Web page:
Kona Longboard Lager, can vs. bottle

When I received the cans of Kona Brewing‘s Longboard Lager near the end of last month, I thought it would make for a more interesting review to taste and compare the bottled version alongside the canned version. I’ve had Longboard before of course, and it’s a solid, drinkable lager (interestingly, though, not brewed on the Big Island of Hawaii where the brewery itself is located—at least, the packaged versions of Kona that we get on the mainland here aren’t; as members of the Craft Brew Alliance it is contract brewed in Portland).

Generally any time you have a chance to do a side-by-side tasting with a canned and bottled version of the same beer you should try it. The other such tasting I did was with Moose Drool (though I supposed I could always bottles of American macro lager next to the canned versions…) and the overall result seems to be the same that I reach with this Kona beer as well.

Kona Longboard Lager, can vs. bottle

Longboard Lager itself is a fairly standard golden lager, 4.6% alcohol by volume, which the brewery describes as such:

Longboard Island Lager is a smooth refreshing lager fermented and aged for five weeks at cold temperatures to yield its exceptionally smooth flavor. A delicate, slightly spicy hop aroma complements the malty body of this beer.

Appearance: Both beers are pale yellow and very clear, but the bottled is a lighter yellow than the canned, which has more gold to it. The canned beer also has more of a head and leaves behind more striking lacing.

Smell: I think the canned beer has a grainier quality in the nose, while the bottled beer is grassier; the bottled has a clean, mineral-y profile. The canned is a bit richer but also clean, with a light toasty aroma.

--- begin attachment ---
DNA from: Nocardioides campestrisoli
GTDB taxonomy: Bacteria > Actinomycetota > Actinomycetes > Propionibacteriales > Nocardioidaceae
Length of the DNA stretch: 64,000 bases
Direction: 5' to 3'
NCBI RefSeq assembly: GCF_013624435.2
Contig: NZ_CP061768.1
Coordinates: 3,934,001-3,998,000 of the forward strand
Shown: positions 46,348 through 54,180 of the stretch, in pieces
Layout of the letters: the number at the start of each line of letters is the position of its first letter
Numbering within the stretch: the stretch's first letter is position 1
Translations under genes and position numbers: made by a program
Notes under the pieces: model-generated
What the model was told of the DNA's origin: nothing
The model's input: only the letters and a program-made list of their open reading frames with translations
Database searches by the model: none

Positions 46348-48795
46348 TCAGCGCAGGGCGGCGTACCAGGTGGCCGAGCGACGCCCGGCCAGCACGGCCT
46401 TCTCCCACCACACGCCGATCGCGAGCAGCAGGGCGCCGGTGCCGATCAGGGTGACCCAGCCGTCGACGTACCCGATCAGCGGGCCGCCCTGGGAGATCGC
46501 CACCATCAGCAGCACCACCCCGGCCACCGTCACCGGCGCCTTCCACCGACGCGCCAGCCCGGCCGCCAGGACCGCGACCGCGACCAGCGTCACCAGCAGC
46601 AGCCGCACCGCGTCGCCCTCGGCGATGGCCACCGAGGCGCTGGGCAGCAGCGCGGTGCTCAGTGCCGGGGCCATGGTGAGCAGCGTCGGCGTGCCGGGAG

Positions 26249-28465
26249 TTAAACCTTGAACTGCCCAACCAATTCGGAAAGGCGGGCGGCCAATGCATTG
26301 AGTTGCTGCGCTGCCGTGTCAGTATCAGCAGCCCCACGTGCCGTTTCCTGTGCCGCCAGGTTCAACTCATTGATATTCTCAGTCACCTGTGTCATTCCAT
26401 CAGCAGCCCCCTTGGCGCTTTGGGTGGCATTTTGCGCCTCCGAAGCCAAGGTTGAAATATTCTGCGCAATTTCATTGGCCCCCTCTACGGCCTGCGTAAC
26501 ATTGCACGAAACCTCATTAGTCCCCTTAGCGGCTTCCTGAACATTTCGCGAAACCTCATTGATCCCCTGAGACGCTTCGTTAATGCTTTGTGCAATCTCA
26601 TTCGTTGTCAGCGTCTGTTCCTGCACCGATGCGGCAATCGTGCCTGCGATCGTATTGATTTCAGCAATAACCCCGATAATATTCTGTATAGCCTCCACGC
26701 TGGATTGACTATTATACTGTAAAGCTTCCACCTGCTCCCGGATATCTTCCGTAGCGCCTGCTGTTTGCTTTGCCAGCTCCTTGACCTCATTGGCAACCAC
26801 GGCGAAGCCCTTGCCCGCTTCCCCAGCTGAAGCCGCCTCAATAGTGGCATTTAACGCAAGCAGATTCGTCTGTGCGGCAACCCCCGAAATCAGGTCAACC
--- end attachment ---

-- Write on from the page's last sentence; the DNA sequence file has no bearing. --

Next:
Taste: The bottled beer is slightly sweet, with a grassy but very clean floral note. It’s crips, refreshing, and it has a bit of Saaz (? or Noble) ┬áhop spiciness in the back. The canned is richer with more of a toasted malt character, with hints of caramel. Less of the spicy hop character though.

Mouthfeel: Both are light-bodied and crisp and clean, but the canned beer has a bit more body to it with the caramelly feel.

Overall: A drinkable, clean lager in general, but I like the canned version a bit better: more body, nose, and complexity of flavor (which is what I also found in the Moose Drool). I’m not exactly sure why there’s a pronounced difference in the canned version versus the bottled—perhaps a difference in packaging equipment, or maybe the batches are brewed on different equipment?—but overall you won’t go wrong by choosing the canned version of Longboard.

Kona Longboard Lager on Untappd. BeerAdvocate: 78/100. RateBeer: 2.79/5, 31st overall percentile (73rd for the style).

One comment

  1. Can you tell from the packaging if each beverage was brewed at the same location? I have always wanted to do side-by-side comparisons of, not only cans and bottles but also different package sizes (12oz versus 22oz)… Thanks for post – very interesting…

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